Before starting the bath, I take the hydrogen peroxide and pour it into a small dish. I then take cotton balls and carefully clean around the eyes, beak and crest.  Its like a good face washing. The hydrogen peroxide will help to break down the organic dirt and poo that sticks to the feathers. I also use an old tooth brush to clean the scales and toes with the peroxide.  You could put some Spray ‘n Wash on the foot feathers if the are very stained.

I bathe my birds in the laundry room sink.  It has a spray attachment which I really find handy.  I start by gathering all of my supplies.  You don’t want to be hunting for things when the bird is already wet and starting to get chilled.  I will even have the hair dryer and combs all set and ready to go.

I first fill two large buckets with warm water. I fill them about waist high to the bird.  Into one bucket I put about 1/2 cup white vinegar.  The other is just plain water for the final rinse but you could add glycerin to it.

I put the bird in the sink and begin soaking the feathers in warm water. If you think that your bird might have mites, I would start with a flea and tick shampoo.  I use blue Dawn or Ivory for the first wash.  The Dawn dish foam pump is nice because it is easy to use while holding a bird in one hand.

20171018_101721-1   I start with the crest and then work my way down.  Dirty areas include the crest, beard, vent and foot feathers.  I use the sprayer to carefully rinse the Dawn soap out.  To remove the soap from the crest, I tip the bird upside down and then rinse with the sprayer.  This way the soap does not drip into its eyes.

White birds can become dingy in color turning a grey or yellow.  This can happen from being out in the sunlight too often or being fed corn which discolors white feathers.  Adding bluing to your dingy whites will make your whites appear whiter.  The effect is not permanent and bluing will wear off.

The second shampoo is either a bluing shampoo if it is a white bird or a color enhancing shampoo if it is a dark colored bird.  Horse shampoos offer a variety of colors.  I use the Gallop brand but you could also use a human bluing shampoo or just add laundry bluing to the water.  Be careful with the bluing shampoo that the bird is soaking wet before applying or you may end up with a dyed blue or purple chicken.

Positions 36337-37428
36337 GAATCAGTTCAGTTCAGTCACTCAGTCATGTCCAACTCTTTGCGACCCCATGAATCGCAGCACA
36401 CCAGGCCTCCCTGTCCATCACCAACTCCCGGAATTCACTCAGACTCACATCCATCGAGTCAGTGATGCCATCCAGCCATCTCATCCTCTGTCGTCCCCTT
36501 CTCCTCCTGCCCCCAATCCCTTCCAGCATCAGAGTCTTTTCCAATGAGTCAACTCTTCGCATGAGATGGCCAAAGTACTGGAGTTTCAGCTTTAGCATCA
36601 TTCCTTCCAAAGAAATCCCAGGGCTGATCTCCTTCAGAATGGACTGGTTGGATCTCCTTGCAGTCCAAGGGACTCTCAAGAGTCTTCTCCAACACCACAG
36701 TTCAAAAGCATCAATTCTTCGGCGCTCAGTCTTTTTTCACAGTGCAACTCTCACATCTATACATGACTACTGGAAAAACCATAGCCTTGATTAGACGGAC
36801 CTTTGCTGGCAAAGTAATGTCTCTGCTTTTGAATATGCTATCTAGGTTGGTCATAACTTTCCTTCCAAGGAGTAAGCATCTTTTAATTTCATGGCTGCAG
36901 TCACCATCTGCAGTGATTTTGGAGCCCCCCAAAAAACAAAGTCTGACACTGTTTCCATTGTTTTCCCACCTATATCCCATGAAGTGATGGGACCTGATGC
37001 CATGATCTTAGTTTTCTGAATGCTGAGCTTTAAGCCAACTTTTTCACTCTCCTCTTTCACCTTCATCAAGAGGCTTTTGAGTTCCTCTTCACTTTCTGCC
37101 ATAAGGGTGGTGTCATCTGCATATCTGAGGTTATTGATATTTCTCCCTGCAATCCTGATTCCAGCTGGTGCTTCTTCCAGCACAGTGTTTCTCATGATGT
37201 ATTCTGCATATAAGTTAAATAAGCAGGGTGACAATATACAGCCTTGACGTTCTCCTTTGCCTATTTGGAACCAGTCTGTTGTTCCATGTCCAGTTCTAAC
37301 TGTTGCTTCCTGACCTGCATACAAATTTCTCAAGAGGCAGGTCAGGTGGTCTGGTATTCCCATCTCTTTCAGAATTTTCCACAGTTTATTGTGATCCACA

Rinse as much soap off as you can with the sprayer and then place the bird in the bucket with the vinegar rinse.  The vinegar will cut the soap so that it does not stick to the feathers.

Place the bird in the final rinse water.  Always hang on tightly to your bird.  Do not let its beak go under the water line.  You can add some glycerin to the final rinse for extra shine.  Remove the bird and squeeze as much water out as possible.  Then wrap it tightly in a towel to absorb water and help it stay warm.  It should look like a silkie mummy.

I leave the bird tucked up in the towel but begin to use the hair dryer on the crest.  Use the low setting on the hair dryer so as not to burn the skin of the silkie.  I gradually undo more of the towel as I do drying the bird and fluffing the feathers with my fingers.  You can also use a comb or slicker brush.  It will take a while to get it dry enough that she can finish the job herself.  If it is cold out have her stay somewhere warm like a  bathtub until she is dry enough.  She will finish preening and applying oil from her oil gland.  Baths should be at least one full day before leaving for the show to get the natural oils back on the feathers.  Add some Vet Rx to shine up the toes and comb.

Place your bird in a separate small holding coop that has fresh shavings or back in her old coop which would also have new shavings put down.  Keep her locked up and out of the muddy run.  Remove any poo you see so that she is not stepping in it.

Some people put booties on their feathered feet to keep their foot feathers from staining.

Hopefully your bird will stay clean until it is time to pack up and head for the poultry show.

For tips and tricks for raising outstanding silkies check out our Chicken Learning Center at .  VJP Poultry is an NPIP and state inspected hatchery located 30 miles north of St. Paul.  We hatch out silkies all year long so we always have stock available.  Like us on Facebook to get weekly updates on what we currently have for sale.

Victoria J. Peterson